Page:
A Conversation With Joe Kling

I attended the UC College of Applied Science Awards Dinner recently. Believe it or not, I suck at networking. Events like this terrify me. I mean, what am I going to say to the 800 people in the room. Have you ever felt completely alone in a crowd? How do you break the ice? So I’ll let you in on a secret, but you can’t tell anyone.

Dinner was scheduled to start at 7PM with networking time starting at 6PM. Knowing that I would only run into a few people that I would personally know or have an obvious reason to approach with conversation, I decided to arrive at 6:20ish so that I would only have to stand around looking pitiful for a shorter amount of time.

I mingled with some of the folks from the IT program. These folks are great and the students bring some completely new ideas to the table. I’m so fired up that I get an opportunity to support them. As an aside, I have the privilege to serve as a judge for the 2008 Tech Expo where the seniors in all the CAS programs show off their senior design projects. I had the opportunity to do this last year and I’m really looking forward to the event this year. It’s on May 22nd at the Duke Energy Center downtown. If you have some time over lunch or you’re downtown that day, make an effort to stop by. I promise, you won’t be disappointed. These kids are shaping our tomorrow.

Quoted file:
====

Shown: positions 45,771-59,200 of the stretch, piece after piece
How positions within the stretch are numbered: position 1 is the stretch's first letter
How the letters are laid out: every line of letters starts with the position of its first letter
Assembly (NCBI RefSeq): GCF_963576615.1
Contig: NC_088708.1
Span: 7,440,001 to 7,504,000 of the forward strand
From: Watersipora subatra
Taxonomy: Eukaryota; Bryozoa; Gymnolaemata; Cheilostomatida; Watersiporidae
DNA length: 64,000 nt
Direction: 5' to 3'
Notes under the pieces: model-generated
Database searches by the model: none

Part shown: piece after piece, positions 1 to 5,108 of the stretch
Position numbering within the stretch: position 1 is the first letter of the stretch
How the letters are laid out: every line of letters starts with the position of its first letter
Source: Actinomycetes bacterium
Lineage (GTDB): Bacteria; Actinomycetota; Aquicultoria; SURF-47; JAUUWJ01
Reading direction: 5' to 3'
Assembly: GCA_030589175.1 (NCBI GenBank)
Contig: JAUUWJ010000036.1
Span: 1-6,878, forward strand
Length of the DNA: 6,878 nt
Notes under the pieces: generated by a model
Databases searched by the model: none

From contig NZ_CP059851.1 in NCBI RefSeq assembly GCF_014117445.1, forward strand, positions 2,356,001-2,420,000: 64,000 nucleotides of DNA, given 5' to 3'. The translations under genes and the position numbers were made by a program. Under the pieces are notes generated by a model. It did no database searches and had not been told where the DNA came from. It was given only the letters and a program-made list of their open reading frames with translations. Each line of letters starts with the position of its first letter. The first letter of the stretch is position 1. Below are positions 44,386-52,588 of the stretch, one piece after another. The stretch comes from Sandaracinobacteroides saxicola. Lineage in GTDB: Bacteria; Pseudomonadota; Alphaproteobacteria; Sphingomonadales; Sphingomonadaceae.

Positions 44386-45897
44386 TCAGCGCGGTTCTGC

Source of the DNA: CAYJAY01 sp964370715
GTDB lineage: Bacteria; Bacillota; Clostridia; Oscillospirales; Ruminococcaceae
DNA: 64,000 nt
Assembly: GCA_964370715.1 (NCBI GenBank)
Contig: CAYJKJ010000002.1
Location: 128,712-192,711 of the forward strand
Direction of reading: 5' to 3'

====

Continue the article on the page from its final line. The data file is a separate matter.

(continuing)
I guess that brings me to my next point. Our tomorrow. Okay, so backtracking, after talking with the IT folks I ambulated the halls for a few minutes pretending I was looking for someone particular to talk with. Now it’s 6:40ish and I’ve run out of next steps. Not being able to overcome the strong desire to find a hole to crawl into, I retreat down the stairs to a remote corner of the conference center, pull out my BlackBerry, and jump into an engaging game of brickbreaker. For 20 minutes. The ultimate networking activity.

Dinner’s on so I head back up stairs for the festivities. And from here on out the night was fantastic. If you ever have the opportunity to attend a dinner at UC’s Kingsgate Conference Center, take it. The food is out of this world, and the staff truly attends to your every need. Three times I’ve been to a dinner here, and each time it has been multi-course with entrees of filet mignon, prime rib, salmon, poultry, and more. Of course asparagus always compliments the entre which proves the event is high class. Never mind what it does to you after the fact.